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Cabins for the homeless in Aspen

CHARLES AGAR
pitkin county correspondent

Federal officials this week offered the Aspen Homeless Coalition three deserted cabins from public lands near Ashcroft to use as housing for Aspen-area homeless, but coalition members said there’s nowhere to put the buildings.

The U.S. Forest service is getting rid of a total of eight structures on public lands near Ashcroft, and government officials offered the coalition three buildings they deemed worth dismantling and using elsewhere.

The Aspen Homeless Coalition is made up of area law enforcement agencies, representatives from the faith community and mental health and substance abuse case managers working together to help Aspen’s homeless population.

Coalition members have 60 days to decide whether to use the buildings, and thereafter the structures will go to a sealed-bid auction, according to a report from the U.S. General Service Administration.

“I guess they’re pretty old. They’re not up to code and there are no utilities in them,” said Nan Sundeen, director of health and human services and a member of the coalition.

Sundeen was not sure if the buildings were a viable option for housing homeless people, but said members of the coalition have shown interest.

The opportunity is the result of the Stewart B. McKinney Homeless Assistance Act, which empowers the GSA to gift properties to government agencies and nonprofit organizations working with homeless people.

“They’d have to find a place to put them. And that’s the issue,” said Cindy Houben, director of Pitkin County Community Development. “In this community, I don’t know where you’d find a land appropriate to that.”

“We’ve got too many buildings. We can’t maintain them,” said Martha Moran of the Aspen Sopris Ranger District. And the eight Ashcroft-area buildings being torn down, including the King Cabin, do not fit forest service use, she said.

“These buildings are insufficient. They don’t meet our standards to allow the public in them or let people live in them,” Moran said.

After analysis, forest service officials decided to remove the structures and offer three of the eight structures for use elsewhere, Moran said.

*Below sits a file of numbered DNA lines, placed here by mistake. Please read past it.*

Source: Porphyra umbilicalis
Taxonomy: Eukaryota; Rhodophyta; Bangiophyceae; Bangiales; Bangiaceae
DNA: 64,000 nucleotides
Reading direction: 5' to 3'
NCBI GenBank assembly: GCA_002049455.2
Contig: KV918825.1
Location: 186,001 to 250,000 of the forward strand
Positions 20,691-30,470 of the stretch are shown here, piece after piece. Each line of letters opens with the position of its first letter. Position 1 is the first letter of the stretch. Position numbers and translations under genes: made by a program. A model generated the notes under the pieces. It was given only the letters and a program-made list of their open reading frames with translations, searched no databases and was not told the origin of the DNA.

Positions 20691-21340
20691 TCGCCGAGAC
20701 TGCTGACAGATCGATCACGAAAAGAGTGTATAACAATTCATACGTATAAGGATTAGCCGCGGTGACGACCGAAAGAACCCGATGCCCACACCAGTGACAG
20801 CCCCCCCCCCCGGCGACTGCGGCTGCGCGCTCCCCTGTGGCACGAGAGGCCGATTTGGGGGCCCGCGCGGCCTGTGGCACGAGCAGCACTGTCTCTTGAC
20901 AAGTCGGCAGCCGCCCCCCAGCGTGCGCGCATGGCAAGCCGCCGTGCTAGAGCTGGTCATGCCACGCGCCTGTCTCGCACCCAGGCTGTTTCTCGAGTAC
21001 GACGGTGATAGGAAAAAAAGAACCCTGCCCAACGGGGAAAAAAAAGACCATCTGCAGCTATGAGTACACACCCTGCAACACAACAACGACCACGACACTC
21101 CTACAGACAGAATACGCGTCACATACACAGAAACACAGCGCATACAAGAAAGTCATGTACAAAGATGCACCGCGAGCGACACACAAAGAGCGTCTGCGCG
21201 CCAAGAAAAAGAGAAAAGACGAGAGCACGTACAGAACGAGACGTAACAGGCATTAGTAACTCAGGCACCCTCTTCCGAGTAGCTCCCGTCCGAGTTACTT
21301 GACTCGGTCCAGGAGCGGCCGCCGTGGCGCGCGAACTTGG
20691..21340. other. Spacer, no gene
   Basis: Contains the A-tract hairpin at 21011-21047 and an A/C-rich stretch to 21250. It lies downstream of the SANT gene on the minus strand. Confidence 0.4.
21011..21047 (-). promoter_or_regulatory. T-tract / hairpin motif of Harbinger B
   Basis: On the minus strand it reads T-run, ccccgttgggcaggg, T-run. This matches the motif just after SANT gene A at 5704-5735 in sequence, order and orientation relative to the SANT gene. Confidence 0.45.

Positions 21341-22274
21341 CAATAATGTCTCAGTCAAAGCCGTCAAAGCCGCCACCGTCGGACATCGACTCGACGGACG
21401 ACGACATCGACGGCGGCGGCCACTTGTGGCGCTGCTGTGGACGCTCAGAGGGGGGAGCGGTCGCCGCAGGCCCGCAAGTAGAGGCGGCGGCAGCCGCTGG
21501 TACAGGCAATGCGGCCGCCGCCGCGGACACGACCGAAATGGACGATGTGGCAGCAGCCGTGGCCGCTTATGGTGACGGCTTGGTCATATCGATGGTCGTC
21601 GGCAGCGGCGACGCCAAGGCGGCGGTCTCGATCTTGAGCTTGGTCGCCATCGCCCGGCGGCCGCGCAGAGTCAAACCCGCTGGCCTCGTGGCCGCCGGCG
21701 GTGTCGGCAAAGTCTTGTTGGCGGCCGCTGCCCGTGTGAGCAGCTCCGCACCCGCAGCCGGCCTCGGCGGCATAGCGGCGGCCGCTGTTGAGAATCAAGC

Owners of Ashcroft Ski Touring have permission to construct three new structures: two caretaker buildings near the Pine Creek Cookhouse and a replacement for the King Cabin, Moran said.

“It’s part of a larger improvement program,” Moran said.

The three buildings ” the Kellog Cabin, Hunley Warming Hut and the Schoolhouse building ” are in various states of disrepair.

The Schoolhouse building stands adjacent to the Pine Creek Cookhouse. Built in 1928 as a school and most recently used as employee housing, the 1,500-square-foot, wood-frame structure is topped with a metal roof, has indoor plumbing and gas heat and is in “average” condition, according to the GSA report.

The other structures, The Kellog Cabin and the Hunley Warming Hut, are both beyond the Pine Creek Cookhouse on Pearl Pass Road. Both structures were built in the 1950s. The 500-square-foot, wood-frame Kellog Cabin is heated with a wood stove and has no plumbing, and the 150-square-foot Hunley Warming Hut is in poor condition, according to the report.

Sundeen said she is not sure what it would cost to move the structures and bring them up to livable conditions. And she doesn’t know where the coalition could find land to put the buildings on, but said the group is considering use of the cabins.

“Those are things we’d be looking at and exploring,” Sundeen said.

When asked by a colleague whether homeless people would want to live in the Spartan conditions, Sundeen said, “Well, you’ve never been homeless.”

Charles Agar’s e-mail address is cagar@aspentimes.com


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